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J. Intell., Volume 1, Issue 1 (December 2013), Pages 1-54

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Editorial

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Open AccessEditorial Open Access Intelligence
J. Intell. 2013, 1(1), 1-4; doi:10.3390/jintelligence1010001
Received: 20 November 2012 / Accepted: 12 December 2012 / Published: 17 December 2012
Cited by 2 | PDF Full-text (38 KB) | HTML Full-text | XML Full-text
Abstract
The Journal of Intelligence is a journal devoted to the study of human intelligence. Intelligence is a remarkable and highly intriguing phenomenon, and a core feature of our being humans. Understanding our intelligence is a major part of understanding ourselves. Human intelligence [...] Read more.
The Journal of Intelligence is a journal devoted to the study of human intelligence. Intelligence is a remarkable and highly intriguing phenomenon, and a core feature of our being humans. Understanding our intelligence is a major part of understanding ourselves. Human intelligence is studied from many perspectives and for different purposes. The basic issues in this study can be organized as follows: where does intelligence come from, what is it, what are its correlates and consequences? [...] Full article
Open AccessEditorial Intelligence, Where to Look, Where to Go?
J. Intell. 2013, 1(1), 5-24; doi:10.3390/jintelligence1010005
Received: 6 September 2013 / Revised: 3 October 2013 / Accepted: 7 October 2013 / Published: 23 October 2013
Cited by 6 | PDF Full-text (880 KB) | HTML Full-text | XML Full-text
Abstract
The first issue of the Journal of Intelligence is devoted to a discussion based on the following two questions: 1. What are the most important scientific issues in the domain of human intelligence? 2. What are the most promising new ideas and [...] Read more.
The first issue of the Journal of Intelligence is devoted to a discussion based on the following two questions: 1. What are the most important scientific issues in the domain of human intelligence? 2. What are the most promising new ideas and approaches in the study of human intelligence?  [...] Full article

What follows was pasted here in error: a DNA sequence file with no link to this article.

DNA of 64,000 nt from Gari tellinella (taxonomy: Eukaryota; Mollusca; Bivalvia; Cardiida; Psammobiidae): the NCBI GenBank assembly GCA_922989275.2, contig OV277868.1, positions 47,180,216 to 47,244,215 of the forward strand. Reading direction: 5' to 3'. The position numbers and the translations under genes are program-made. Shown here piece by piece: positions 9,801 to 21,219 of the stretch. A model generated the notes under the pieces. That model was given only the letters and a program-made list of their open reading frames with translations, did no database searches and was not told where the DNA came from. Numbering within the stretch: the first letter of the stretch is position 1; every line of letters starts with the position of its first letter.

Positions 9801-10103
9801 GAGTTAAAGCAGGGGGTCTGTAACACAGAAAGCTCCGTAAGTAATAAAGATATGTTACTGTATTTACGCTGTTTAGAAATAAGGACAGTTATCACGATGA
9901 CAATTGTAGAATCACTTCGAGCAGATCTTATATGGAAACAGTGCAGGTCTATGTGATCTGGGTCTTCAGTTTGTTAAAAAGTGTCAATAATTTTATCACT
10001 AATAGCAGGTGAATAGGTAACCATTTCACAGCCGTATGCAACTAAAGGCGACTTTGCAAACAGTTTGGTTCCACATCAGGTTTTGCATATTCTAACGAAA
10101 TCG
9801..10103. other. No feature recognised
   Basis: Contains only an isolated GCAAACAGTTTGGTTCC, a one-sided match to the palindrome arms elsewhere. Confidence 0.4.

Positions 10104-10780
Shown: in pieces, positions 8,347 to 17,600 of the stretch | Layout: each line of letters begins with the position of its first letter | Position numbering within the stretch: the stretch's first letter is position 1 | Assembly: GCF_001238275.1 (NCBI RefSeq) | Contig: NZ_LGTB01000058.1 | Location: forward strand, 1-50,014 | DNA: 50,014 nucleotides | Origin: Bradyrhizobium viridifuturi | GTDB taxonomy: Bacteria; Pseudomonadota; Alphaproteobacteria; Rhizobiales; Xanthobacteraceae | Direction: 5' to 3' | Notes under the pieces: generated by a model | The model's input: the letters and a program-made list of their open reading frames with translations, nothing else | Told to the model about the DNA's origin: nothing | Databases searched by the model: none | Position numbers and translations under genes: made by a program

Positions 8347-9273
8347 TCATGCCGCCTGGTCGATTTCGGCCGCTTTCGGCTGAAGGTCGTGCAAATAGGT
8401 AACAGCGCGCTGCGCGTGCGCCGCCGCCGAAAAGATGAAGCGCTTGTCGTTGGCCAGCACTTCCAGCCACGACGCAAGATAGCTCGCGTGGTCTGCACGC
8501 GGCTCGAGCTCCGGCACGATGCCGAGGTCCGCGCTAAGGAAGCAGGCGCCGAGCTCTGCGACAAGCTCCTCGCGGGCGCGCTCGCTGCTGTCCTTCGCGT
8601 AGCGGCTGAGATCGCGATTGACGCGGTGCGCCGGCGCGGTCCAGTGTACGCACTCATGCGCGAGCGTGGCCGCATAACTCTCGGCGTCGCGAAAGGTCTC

(This article belongs to the Special Issue Intelligence, Where to Look, Where to Go?)

Other

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Open AccessCommentary Whither Intelligence Research?
J. Intell. 2013, 1(1), 25-35; doi:10.3390/jintelligence1010025
Received: 6 September 2013 / Revised: 12 September 2013 / Accepted: 7 October 2013 / Published: 23 October 2013
Cited by 7 | PDF Full-text (209 KB) | HTML Full-text | XML Full-text
Abstract
Today we have many exciting new technological tools that allow us to observe the brain and genome and lure us into new kinds of studies. I believe, however, that we will not be able to make truly effective use of these tools [...] Read more.
Today we have many exciting new technological tools that allow us to observe the brain and genome and lure us into new kinds of studies. I believe, however, that we will not be able to make truly effective use of these tools until we understand better what it is we mean to measure when we measure intelligence, how it develops, and the impact of the clear presence of gene-environment correlation on its development. Full article
(This article belongs to the Special Issue Intelligence, Where to Look, Where to Go?)
Open AccessCommentary Challenges for Research on Intelligence
J. Intell. 2013, 1(1), 36-54; doi:10.3390/jintelligence1010036
Received: 6 September 2013 / Revised: 10 September 2013 / Accepted: 7 October 2013 / Published: 23 October 2013
Cited by 10 | PDF Full-text (258 KB) | HTML Full-text | XML Full-text
Abstract
After 100 years of research, the definition of the field is still inadequate. The biggest challenge we see is moving away from a de-factor definition of intelligence in terms of test scores, but at the same time making clear what the boundaries [...] Read more.
After 100 years of research, the definition of the field is still inadequate. The biggest challenge we see is moving away from a de-factor definition of intelligence in terms of test scores, but at the same time making clear what the boundaries of the field are. We then present four challenges for the field, two within a biological and two within a social context. These revolve around the issues of the malleability of intelligence and its display in everyday life, outside of a formal testing context. We conclude that developments in cognitive neuroscience and increases in the feasibility of monitoring behavior outside of the context of a testing session offer considerable hope for expansion of our both the biological and social aspects of individual differences in cognition. Full article
(This article belongs to the Special Issue Intelligence, Where to Look, Where to Go?)

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